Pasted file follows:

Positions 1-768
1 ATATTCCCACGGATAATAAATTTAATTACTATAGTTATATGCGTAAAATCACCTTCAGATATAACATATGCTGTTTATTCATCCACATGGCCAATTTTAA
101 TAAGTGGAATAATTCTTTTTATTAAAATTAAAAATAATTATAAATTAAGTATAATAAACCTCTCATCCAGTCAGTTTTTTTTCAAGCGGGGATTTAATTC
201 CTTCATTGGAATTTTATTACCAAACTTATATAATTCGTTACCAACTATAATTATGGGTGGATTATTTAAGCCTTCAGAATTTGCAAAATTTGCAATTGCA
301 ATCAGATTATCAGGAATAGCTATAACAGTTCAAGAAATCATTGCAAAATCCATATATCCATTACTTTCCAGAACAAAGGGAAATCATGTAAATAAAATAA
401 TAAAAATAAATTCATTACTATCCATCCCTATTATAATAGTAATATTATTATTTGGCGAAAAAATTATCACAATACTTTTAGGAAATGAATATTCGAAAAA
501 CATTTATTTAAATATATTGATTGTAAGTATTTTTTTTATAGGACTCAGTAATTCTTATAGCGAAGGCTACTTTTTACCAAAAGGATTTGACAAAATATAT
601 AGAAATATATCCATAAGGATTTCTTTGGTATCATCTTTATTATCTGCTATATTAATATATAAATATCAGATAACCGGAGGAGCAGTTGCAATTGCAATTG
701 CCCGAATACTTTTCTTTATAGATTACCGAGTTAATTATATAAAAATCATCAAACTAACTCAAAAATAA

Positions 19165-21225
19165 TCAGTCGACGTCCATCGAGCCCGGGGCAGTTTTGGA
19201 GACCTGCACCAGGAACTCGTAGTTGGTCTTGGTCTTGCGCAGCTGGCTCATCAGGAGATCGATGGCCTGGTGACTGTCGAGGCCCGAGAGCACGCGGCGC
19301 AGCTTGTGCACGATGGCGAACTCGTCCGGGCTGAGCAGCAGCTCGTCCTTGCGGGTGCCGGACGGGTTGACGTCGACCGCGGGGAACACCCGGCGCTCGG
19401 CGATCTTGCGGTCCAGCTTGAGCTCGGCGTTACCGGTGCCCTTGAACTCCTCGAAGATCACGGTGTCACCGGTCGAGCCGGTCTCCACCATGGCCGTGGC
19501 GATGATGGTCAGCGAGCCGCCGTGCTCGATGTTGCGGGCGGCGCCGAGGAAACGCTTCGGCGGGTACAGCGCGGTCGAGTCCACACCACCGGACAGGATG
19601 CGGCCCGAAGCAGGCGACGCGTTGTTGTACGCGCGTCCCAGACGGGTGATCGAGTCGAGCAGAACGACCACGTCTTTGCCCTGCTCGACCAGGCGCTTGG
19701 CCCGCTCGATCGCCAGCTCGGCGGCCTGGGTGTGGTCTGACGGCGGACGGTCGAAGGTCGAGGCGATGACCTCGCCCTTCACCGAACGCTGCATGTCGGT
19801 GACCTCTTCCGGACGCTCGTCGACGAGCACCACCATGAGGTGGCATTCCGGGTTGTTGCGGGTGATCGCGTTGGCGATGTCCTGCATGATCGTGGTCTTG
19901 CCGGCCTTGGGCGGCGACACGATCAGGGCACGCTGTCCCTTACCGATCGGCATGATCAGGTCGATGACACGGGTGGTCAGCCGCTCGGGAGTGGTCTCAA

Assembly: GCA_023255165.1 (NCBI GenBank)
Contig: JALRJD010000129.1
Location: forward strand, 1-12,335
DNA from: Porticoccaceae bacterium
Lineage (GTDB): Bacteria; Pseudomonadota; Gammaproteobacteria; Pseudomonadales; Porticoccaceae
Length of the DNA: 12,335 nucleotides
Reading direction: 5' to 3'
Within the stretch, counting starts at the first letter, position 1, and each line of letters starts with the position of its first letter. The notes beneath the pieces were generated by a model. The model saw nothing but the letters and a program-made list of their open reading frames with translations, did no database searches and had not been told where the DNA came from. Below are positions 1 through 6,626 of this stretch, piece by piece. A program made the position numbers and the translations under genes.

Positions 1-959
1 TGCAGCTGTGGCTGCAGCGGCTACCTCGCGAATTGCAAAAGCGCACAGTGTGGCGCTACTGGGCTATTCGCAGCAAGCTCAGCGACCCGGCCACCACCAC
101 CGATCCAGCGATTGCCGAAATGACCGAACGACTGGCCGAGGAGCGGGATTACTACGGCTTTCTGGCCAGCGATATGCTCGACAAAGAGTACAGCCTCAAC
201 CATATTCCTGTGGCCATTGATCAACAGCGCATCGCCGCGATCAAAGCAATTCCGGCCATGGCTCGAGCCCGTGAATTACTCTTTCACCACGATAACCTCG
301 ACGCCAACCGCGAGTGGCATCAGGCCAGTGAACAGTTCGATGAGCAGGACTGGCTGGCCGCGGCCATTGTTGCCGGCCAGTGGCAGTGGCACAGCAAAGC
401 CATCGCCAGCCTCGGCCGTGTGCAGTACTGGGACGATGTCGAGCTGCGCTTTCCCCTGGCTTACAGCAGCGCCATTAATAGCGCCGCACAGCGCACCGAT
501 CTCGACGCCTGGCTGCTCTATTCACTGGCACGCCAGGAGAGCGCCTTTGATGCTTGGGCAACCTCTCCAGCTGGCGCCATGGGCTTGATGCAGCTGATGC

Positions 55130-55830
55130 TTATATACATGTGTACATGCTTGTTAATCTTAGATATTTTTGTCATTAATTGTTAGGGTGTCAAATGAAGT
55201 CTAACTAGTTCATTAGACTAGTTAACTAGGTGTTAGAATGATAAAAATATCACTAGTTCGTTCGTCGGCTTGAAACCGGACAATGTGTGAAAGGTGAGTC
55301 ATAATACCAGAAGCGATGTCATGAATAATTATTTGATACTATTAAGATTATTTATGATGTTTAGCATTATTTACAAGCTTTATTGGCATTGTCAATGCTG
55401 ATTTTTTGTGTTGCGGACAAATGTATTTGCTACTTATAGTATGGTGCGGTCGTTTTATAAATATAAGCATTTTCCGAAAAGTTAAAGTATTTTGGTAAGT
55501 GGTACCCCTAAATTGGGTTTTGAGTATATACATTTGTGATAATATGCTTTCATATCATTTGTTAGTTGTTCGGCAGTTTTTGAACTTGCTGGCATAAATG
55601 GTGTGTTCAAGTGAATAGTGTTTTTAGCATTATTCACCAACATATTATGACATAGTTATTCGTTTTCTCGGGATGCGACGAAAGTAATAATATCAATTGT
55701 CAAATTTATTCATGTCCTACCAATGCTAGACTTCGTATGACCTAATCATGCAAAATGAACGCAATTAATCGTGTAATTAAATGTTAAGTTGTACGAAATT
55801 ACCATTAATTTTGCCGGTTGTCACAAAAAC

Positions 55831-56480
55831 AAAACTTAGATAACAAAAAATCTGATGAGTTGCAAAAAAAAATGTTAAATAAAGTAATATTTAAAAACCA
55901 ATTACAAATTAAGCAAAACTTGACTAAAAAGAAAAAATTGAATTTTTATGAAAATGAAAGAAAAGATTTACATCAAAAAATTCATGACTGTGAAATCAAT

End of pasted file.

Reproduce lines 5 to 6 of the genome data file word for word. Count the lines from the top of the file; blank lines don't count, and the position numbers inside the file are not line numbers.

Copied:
301 ATCAGATTATCAGGAATAGCTATAACAGTTCAAGAAATCATTGCAAAATCCATATATCCATTACTTTCCAGAACAAAGGGAAATCATGTAAATAAAATAA
401 TAAAAATAAATTCATTACTATCCATCCCTATTATAATAGTAATATTATTATTTGGCGAAAAAATTATCACAATACTTTTAGGAAATGAATATTCGAAAAA